School nurses can improve the lives of students with Myalgic Encephalomyelitis/ Chronic Fatigue Syndrome, by Kenneth J. Friedman, Beth Mattey, Faith Newton in NASN School Nurse [First Published September 15, 2018]
Myalgic encephalomyelitis/chronic fatigue syndrome (ME/CFS) is a chronic illness that is defined and diagnosed by its symptoms: extreme fatigue made worse by physical and mental activity, pain and decreased mental stamina, among others.
A long-held, erroneous belief that ME/CFS is not a physiological illness has persisted among some clinicians, leading to the denial of a patient’s physical illness and attributing the symptoms to other causes.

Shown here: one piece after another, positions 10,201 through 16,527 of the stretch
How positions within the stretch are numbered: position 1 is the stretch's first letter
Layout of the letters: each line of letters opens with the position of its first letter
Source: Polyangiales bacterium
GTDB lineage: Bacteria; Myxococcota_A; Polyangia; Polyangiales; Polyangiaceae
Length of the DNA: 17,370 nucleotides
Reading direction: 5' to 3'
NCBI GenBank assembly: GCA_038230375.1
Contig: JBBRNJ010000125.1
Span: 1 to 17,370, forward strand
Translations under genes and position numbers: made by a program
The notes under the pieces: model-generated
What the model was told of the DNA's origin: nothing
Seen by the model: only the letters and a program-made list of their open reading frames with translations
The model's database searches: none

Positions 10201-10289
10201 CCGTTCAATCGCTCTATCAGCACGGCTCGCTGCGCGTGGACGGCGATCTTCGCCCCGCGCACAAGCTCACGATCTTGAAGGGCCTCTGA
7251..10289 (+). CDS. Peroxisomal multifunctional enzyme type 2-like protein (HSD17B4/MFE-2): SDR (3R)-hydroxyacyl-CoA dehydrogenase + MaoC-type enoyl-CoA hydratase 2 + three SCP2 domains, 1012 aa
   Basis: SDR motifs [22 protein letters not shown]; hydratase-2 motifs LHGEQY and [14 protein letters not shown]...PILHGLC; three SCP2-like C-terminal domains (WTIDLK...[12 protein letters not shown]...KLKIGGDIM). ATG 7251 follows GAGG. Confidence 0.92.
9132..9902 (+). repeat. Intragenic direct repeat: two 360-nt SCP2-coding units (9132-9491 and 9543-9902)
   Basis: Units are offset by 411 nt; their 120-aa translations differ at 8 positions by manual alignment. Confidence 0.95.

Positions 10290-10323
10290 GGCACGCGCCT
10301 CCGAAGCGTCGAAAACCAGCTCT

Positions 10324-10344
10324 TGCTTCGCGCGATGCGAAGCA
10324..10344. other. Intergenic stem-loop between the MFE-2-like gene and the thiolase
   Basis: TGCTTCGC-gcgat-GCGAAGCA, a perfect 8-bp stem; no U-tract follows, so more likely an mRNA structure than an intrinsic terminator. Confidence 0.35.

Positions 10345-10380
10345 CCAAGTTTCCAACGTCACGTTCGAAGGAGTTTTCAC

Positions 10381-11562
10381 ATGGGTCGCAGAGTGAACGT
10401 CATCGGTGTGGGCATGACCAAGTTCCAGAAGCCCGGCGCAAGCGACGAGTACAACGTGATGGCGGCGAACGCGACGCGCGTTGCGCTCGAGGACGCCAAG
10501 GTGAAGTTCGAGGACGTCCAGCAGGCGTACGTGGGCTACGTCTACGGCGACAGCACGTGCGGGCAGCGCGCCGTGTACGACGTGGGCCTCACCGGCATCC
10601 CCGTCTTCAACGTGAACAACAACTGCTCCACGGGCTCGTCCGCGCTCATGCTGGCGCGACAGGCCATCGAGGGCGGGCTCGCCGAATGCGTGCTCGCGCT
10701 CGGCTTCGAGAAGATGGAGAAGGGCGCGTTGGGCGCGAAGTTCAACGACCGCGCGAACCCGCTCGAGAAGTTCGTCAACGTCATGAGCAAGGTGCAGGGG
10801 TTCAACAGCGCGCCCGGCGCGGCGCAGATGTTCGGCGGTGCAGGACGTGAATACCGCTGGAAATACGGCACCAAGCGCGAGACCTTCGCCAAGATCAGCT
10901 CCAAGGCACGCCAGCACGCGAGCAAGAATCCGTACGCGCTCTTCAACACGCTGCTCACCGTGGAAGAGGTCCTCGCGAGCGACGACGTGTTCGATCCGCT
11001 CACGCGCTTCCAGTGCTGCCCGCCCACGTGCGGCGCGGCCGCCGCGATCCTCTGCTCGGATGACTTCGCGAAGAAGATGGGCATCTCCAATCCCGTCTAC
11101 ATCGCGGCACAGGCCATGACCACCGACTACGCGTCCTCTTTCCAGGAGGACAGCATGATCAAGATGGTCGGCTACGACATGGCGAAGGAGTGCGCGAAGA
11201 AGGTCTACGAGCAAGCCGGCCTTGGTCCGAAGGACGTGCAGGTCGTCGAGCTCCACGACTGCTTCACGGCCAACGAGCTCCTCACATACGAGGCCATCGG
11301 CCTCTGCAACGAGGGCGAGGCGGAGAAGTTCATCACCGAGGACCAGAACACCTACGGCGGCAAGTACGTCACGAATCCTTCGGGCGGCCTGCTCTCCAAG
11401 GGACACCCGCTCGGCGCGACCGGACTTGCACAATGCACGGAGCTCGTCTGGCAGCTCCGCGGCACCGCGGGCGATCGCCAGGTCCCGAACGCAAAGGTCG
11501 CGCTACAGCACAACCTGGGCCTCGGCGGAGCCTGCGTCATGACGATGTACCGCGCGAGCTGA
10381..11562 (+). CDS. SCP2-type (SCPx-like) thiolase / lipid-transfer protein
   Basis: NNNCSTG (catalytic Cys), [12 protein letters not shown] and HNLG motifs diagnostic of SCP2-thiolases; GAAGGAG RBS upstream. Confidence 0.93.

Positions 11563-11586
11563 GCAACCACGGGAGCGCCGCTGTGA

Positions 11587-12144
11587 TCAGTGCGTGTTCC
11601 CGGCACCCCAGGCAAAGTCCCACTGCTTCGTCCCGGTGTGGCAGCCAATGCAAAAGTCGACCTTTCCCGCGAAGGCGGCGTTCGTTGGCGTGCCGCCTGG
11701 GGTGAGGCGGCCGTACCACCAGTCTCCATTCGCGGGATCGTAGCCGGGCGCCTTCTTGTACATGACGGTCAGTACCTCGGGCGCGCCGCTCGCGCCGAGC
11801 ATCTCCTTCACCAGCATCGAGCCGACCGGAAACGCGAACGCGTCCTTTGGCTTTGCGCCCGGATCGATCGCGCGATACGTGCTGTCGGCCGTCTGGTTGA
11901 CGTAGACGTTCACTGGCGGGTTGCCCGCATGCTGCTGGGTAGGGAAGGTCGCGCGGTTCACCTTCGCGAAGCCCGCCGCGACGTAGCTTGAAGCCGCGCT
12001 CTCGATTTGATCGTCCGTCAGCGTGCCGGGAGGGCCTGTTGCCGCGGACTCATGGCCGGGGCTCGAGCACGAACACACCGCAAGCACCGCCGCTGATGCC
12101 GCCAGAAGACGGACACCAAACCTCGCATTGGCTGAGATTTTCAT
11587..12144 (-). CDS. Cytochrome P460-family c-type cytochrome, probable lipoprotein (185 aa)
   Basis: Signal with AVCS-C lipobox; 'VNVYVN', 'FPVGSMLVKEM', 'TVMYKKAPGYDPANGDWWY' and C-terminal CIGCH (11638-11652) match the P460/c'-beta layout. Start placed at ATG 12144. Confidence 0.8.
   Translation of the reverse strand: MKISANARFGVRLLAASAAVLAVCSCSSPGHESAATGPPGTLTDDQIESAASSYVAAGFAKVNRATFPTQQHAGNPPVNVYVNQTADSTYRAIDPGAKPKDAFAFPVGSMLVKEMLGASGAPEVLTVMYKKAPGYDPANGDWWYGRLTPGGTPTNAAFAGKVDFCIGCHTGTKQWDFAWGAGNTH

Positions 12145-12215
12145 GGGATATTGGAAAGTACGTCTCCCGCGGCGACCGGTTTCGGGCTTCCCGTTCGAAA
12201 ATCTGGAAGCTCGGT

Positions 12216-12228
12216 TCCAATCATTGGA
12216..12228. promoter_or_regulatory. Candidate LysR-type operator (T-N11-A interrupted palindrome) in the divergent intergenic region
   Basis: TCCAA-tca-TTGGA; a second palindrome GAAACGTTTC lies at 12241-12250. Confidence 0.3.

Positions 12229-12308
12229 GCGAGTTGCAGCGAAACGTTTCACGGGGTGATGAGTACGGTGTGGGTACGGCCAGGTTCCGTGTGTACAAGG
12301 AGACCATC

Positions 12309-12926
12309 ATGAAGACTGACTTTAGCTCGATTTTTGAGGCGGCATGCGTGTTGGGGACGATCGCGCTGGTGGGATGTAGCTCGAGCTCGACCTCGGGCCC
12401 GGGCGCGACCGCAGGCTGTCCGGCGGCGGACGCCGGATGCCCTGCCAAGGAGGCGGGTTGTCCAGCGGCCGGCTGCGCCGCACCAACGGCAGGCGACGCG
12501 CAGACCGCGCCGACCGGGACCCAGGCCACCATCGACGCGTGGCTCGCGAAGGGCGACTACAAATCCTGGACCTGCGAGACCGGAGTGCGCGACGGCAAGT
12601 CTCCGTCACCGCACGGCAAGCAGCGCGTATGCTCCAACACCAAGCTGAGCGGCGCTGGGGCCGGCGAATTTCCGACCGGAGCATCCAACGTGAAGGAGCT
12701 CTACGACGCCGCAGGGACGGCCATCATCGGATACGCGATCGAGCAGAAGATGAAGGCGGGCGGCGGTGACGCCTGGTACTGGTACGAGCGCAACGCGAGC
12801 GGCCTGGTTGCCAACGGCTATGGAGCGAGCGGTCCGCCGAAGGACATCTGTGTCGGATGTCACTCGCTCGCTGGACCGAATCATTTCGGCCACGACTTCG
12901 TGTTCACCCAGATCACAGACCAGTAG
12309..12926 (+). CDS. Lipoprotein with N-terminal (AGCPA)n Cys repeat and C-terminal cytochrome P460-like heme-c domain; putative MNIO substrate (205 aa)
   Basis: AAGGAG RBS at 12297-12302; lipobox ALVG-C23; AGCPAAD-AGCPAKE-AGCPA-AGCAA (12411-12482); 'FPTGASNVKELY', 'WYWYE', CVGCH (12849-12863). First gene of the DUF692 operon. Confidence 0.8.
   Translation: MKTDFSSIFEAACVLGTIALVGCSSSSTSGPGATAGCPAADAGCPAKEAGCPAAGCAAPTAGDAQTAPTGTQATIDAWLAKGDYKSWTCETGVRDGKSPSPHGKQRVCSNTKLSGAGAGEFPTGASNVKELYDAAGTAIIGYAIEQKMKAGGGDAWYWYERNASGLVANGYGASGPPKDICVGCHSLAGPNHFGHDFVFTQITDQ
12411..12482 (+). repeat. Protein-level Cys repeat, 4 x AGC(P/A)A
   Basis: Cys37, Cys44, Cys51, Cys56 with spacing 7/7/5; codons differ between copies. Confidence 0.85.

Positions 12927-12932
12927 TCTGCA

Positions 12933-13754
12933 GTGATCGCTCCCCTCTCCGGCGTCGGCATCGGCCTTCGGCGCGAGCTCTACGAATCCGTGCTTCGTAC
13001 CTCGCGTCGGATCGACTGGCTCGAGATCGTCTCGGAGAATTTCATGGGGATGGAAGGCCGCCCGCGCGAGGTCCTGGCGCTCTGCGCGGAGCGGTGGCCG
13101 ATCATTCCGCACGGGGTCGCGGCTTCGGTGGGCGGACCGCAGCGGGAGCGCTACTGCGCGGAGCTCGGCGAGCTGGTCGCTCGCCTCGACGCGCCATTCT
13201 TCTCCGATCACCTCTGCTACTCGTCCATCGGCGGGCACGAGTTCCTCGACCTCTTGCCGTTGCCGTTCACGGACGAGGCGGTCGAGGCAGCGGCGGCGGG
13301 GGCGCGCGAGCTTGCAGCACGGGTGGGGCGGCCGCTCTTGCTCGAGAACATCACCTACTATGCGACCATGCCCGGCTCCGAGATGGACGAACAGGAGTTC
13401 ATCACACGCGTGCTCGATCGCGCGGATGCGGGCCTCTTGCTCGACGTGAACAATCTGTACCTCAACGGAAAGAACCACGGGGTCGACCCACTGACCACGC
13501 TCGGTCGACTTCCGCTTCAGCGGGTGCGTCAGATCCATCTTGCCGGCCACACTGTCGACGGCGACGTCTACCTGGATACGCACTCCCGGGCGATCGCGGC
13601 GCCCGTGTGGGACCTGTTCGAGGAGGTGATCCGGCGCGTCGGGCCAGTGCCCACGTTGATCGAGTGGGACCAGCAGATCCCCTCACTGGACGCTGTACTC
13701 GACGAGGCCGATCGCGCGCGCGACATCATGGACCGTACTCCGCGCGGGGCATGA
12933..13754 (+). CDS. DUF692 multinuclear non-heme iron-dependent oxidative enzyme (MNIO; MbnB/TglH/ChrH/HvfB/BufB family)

The debilitating effects of ME/CFS in the pediatric population can affect all aspects of academic, social, emotional, and physical development. ME/CFS has been diagnosed in children younger than 10 years. Therefore, the school nurse is likely to encounter one or more students in the various stages of this disease, putting the school nurse in a position to ameliorate the impact of this potentially devastating chronic condition.
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Role of the School Nurse
The role of the school nurse in assisting a student with ME/CFS falls into three main categories:
(1) being informed about the disease,
(2) recognizing the signs and symptoms of the disease in the student, and educating school staff and families about the disease and its impact, and
(3) advocating for accommodations and modifications in the school setting, and assisting the student in managing what is most likely to be a modified educational program on his or her return to school (Centers for Disease Control and Prevention [CDC], 2017b).